Maryland studying tax revenue lost to Internet sales; report due at the end of summer
ANNAPOLIS, Md. — Maryland officials are working on a study to find out just how much tax revenue the state is losing to Internet sales and what could be done to recapture the money.
In an April letter, Gov. Martin O'Malley asked Comptroller Peter Franchot to study the issue. The comptroller asked the Maryland Bureau of Revenue Estimates last month to prepare the study, which is expected to be done by the end of summer.
Franchot said he believes lawmakers are likely to take up the issue within the next year.
"It's a fair application of existing taxes," Franchot said. "It's a business fairness issue, and it's increasingly a revenue issue because of the greater use of the Internet."
Internet retailers are required to collect sales tax only when they sell to customers living in a state where they have a store or office. Franchot, a Democrat, said he has asked his staff to come up with an estimated tax bill for Internet retailer Amazon.com, which he said would add up to tens of millions of dollars if the company had a store in Maryland.
"The key point for Maryland is that the Internet industry is no longer in need of subsidies and tax protections and special treatment," Franchot said. "They've grown into behemoth companies that they currently are, and they have a responsibility to the states, I believe, that they do commerce in. Right now, they're avoiding it on a technicality, which is 'we don't have a bricks and mortar company in Maryland.'"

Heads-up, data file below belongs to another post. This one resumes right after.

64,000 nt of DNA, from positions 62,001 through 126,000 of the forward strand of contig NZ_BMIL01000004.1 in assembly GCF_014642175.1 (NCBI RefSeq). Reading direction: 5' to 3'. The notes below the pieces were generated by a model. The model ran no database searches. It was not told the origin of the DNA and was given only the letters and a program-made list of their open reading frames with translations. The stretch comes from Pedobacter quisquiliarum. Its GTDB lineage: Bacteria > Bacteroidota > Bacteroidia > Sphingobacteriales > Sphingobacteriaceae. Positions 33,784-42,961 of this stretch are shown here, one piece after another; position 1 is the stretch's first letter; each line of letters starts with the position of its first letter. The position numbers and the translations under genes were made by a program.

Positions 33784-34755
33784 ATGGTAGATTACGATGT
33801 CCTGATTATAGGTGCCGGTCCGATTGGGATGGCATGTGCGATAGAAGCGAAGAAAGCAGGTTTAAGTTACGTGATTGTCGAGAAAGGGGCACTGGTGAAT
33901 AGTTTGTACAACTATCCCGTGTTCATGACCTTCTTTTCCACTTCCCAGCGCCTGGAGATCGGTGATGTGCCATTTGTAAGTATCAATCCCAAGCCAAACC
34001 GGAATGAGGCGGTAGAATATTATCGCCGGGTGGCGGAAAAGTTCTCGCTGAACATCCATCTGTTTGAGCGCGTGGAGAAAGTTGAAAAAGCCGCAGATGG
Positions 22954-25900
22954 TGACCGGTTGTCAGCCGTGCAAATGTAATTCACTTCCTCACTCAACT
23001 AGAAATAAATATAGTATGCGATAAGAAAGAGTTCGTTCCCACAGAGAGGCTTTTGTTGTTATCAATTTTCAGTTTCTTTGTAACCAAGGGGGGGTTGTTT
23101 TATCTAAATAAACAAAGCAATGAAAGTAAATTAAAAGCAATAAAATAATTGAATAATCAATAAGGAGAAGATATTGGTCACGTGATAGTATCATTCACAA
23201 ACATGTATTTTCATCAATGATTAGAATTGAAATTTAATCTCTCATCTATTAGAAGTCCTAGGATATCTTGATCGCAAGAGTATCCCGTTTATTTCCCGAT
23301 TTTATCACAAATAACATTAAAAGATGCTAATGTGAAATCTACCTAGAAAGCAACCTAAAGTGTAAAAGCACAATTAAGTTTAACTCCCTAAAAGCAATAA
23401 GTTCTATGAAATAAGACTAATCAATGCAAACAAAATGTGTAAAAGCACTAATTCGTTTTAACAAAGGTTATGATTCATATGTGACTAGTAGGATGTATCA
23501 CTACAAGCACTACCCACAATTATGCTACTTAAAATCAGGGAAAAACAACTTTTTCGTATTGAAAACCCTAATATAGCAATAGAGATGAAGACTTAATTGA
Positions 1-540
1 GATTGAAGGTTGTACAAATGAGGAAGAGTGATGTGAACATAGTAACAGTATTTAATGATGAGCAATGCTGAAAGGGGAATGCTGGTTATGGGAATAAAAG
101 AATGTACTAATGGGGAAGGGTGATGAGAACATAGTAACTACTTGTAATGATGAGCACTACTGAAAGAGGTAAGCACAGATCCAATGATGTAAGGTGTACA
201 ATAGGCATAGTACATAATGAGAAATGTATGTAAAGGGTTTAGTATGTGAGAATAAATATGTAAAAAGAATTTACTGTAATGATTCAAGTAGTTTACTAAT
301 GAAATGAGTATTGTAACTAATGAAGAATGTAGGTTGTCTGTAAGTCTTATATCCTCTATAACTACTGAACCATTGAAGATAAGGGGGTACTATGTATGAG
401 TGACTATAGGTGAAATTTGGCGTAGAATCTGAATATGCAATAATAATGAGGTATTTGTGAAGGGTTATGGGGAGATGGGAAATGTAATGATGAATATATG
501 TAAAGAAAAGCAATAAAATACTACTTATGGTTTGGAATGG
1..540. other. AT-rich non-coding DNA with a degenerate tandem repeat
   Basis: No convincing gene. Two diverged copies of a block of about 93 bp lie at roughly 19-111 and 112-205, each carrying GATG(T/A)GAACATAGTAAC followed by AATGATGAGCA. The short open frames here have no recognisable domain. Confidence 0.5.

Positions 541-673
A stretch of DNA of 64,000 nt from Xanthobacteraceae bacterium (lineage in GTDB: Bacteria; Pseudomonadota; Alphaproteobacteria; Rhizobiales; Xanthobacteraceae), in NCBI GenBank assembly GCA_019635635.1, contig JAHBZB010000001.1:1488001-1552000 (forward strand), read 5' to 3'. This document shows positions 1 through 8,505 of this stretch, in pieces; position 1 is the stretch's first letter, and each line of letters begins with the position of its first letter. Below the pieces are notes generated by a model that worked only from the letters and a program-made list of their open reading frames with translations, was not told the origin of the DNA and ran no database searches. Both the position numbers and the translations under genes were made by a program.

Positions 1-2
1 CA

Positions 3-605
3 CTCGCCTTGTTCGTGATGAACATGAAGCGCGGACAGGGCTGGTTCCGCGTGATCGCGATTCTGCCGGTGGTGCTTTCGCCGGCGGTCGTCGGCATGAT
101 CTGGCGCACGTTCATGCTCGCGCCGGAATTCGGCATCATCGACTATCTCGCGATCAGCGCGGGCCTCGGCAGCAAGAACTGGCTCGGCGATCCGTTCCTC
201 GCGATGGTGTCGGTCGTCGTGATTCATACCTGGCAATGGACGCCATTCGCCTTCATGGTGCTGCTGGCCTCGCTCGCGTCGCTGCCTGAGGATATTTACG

O'Malley, a Democrat, noted in his letter that the state's Department of Legislative Services adapted a study by the University of Texas to estimate that Maryland loses more than $160 million each year from unpaid taxes related to Internet sales.
"I am concerned that the failure of any subset of retailers to collect and remit sales tax has a negative impact on Maryland's overall fiscal strength, including our ability to meet our priority investments such as public school construction or maintaining our Transportation Trust Fund," O'Malley wrote.
With Maryland facing a structural budget deficit of roughly $1.1 billion, state officials are eager to find any new revenue sources. Some lawmakers are talking about trying to address the deficit during a special session this fall, when the General Assembly will convene for congressional redistricting. Some also are talking about ways to increase revenues for the state's huge transportation infrastructure demands.
The study will estimate the volume of Internet sales that take place annually in Maryland as well as their estimated percentage of total retail sales. The study also will try to estimate how much tax revenue loss is due to sales by online retailers. Recent developments in the Internet sales market also will be explored, including the expanding market for digital goods, such as music, books and software downloads.
The comptroller said the study will explore the potential effect policy changes would have on Maryland's economic climate based on recent experiences in other states and best practices that have been used to ensure tax compliance among Internet sellers.
The study also will examine the Streamlined Sales and Use Tax Agreement, which would standardize sales tax laws and filing requirements for Internet retailers. So far, 24 states have adopted the streamlined sales tax.